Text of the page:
Last Sunday, an Associated Press story appeared in the entertainment sections of many American newspapers.  It was titled AUDIO ARCHIVES – Library of Congress picks 50 Recordings To Save For Posterity.  There was a list of the 50 selections, which I immediately scanned before reading the article itself.  I wanted to see what recordings from the fifties they included.  There were three:  “Whole Lotta Shakin’ Goin’ On” by Jerry Lee Lewis, “Blueberry Hill” by Fats Domino, and “That’ll Be The Day” by Buddy Holly and The Crickets.


I love all three of these songs, and still have the original 45’s of each that I purchased as a teenager.  However, instead of being happy at their selection for this honor, I was annoyed.  Even though I didn’t know what the National Recording Registry was all about, it just seemed like there should be an Elvis song in it.  At that point, I figured I’d better read the article.


This quickly revealed that 2006 is the fifth year of these selections, so it figured Elvis certainly had to be in the previous groups.  This prompted a visit to the Library of Congress website for a complete look at the whole National Recording Registry thing.  The Library of Congress has registered recordings since 2002 that are culturally, historically or aesthetically important.  The Librarian of Congress, who makes the selections, certainly thinks it is a big deal.  He proudly states, “The National Recording Registry represents a stunning array of the diversity, humanity and creativity of our sound heritage.”


These honored recordings are not limited to just music.  Here’s a sample of some non-musical items:  FDR’s “Fireside Chats,” “Who’s On First “ by Abbott and Costello, the first official trans-Atlantic telephone conversation in 1927, Martin Luther King’s speech “I Have A Dream, and “Casey At The Bat” by DeWolf Hopper, who recited the poem over 10,000 in performances.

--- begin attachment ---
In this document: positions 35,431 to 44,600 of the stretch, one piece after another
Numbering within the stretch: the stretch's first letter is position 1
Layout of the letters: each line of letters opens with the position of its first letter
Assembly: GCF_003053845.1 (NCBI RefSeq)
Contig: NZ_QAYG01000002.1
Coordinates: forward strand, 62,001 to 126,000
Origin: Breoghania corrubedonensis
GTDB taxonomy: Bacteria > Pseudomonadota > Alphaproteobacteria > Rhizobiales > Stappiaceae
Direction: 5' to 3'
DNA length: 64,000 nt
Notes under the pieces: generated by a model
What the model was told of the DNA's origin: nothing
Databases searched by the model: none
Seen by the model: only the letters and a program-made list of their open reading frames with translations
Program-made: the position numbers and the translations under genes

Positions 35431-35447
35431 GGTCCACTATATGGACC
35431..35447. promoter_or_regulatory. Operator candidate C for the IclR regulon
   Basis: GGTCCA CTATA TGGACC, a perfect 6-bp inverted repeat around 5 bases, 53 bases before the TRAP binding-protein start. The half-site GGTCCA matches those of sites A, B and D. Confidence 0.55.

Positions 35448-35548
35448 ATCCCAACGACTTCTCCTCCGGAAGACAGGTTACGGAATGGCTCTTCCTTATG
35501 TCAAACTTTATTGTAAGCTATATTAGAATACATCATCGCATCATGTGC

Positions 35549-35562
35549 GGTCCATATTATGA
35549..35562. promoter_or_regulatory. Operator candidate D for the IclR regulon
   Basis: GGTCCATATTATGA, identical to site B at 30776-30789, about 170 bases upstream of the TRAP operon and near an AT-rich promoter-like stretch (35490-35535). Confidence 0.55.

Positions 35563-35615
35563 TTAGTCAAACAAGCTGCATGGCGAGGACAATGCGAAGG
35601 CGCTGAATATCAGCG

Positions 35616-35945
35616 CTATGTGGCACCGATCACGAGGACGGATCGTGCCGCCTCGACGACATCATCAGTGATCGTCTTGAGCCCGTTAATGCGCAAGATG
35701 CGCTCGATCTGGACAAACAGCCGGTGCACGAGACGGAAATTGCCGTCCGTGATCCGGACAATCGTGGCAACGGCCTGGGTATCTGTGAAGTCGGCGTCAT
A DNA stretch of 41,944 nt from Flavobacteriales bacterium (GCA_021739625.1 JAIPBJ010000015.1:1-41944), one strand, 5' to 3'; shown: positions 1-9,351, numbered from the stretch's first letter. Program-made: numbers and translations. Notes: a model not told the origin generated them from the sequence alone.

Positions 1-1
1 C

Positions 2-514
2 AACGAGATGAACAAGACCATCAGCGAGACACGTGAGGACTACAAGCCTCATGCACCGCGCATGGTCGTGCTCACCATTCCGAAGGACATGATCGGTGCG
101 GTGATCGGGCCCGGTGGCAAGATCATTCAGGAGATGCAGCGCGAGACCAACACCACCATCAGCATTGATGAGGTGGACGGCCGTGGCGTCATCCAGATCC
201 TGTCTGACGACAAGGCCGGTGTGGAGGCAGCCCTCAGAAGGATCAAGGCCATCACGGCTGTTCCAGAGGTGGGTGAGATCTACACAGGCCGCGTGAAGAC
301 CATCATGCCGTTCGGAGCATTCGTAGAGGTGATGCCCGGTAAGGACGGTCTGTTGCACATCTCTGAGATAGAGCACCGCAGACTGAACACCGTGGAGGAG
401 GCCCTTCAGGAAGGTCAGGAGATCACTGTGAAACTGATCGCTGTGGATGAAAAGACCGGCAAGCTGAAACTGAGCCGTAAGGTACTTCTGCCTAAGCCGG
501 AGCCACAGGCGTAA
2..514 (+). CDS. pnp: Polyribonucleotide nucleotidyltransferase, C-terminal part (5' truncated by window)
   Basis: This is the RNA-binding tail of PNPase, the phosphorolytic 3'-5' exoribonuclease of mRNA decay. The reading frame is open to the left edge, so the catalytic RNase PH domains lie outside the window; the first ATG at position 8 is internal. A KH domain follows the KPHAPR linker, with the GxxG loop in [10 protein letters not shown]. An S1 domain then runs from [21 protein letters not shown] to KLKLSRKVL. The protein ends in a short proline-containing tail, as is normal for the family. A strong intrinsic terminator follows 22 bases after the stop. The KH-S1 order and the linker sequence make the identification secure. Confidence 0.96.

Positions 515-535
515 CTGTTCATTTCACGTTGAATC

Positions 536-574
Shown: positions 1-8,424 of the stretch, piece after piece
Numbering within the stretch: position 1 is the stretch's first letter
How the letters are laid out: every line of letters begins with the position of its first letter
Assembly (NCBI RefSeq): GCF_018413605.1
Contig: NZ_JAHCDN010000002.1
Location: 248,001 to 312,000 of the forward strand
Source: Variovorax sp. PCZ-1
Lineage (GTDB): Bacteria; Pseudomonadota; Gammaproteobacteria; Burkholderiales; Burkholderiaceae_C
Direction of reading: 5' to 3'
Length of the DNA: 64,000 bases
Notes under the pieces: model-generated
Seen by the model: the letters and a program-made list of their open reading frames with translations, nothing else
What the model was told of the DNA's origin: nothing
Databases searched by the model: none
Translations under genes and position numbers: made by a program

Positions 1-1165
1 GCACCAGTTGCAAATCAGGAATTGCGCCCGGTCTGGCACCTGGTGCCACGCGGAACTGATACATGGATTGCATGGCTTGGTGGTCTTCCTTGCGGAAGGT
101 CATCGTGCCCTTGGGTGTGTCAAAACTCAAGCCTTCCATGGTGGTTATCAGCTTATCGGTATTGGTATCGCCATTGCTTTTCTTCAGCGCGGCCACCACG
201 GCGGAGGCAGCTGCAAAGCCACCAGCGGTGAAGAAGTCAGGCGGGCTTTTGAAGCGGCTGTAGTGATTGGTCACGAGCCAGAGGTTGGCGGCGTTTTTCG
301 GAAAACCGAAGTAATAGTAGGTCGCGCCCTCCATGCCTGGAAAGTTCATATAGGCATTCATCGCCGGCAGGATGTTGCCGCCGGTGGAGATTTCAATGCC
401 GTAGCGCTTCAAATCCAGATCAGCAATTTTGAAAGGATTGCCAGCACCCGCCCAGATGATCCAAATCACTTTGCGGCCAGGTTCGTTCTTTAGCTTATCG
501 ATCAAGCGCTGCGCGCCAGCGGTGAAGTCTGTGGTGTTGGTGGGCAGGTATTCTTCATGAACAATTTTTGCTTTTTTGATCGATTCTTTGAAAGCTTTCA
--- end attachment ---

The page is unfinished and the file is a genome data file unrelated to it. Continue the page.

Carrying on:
The Library of Congress is the world’s largest library with 126 million items, including 500,000 LP’s, 450,000 78-RPM discs, 200,000 CD’s and 100,000 cassettes.  Now that’s what I call a record collection.


And, yes, Elvis is included in the National Recording Registry.  His complete output from the 1954 and 1955 Sun Records recording sessions was honored as a group in the inaugural listing in 2002.  So my initial fear that Elvis didn’t receive the recognition he deserved turned out to be unfounded.


Similar recognition to other fifties’ songs has been rather limited.  Besides the titles mentioned above, the only other fifties’ songs honored so far are:  “Earth Angel” by the Penguins, “Roll Over Beethoven” by Chuck Berry, and “What’d I Say” by Ray Charles.  That leaves a lot of great tunes to be honored in future years.  It will probably be a long wait, but someday we should see “Heartbreak Hotel added to the National Recording Register.  If the Library of Congress ever starts a National Video Register, Elvis doing “Hound Dog” on the Milton Berle Show is a cinch to make the inaugural list.


©  2006   Philip R Arnold   www.elvisblog.net


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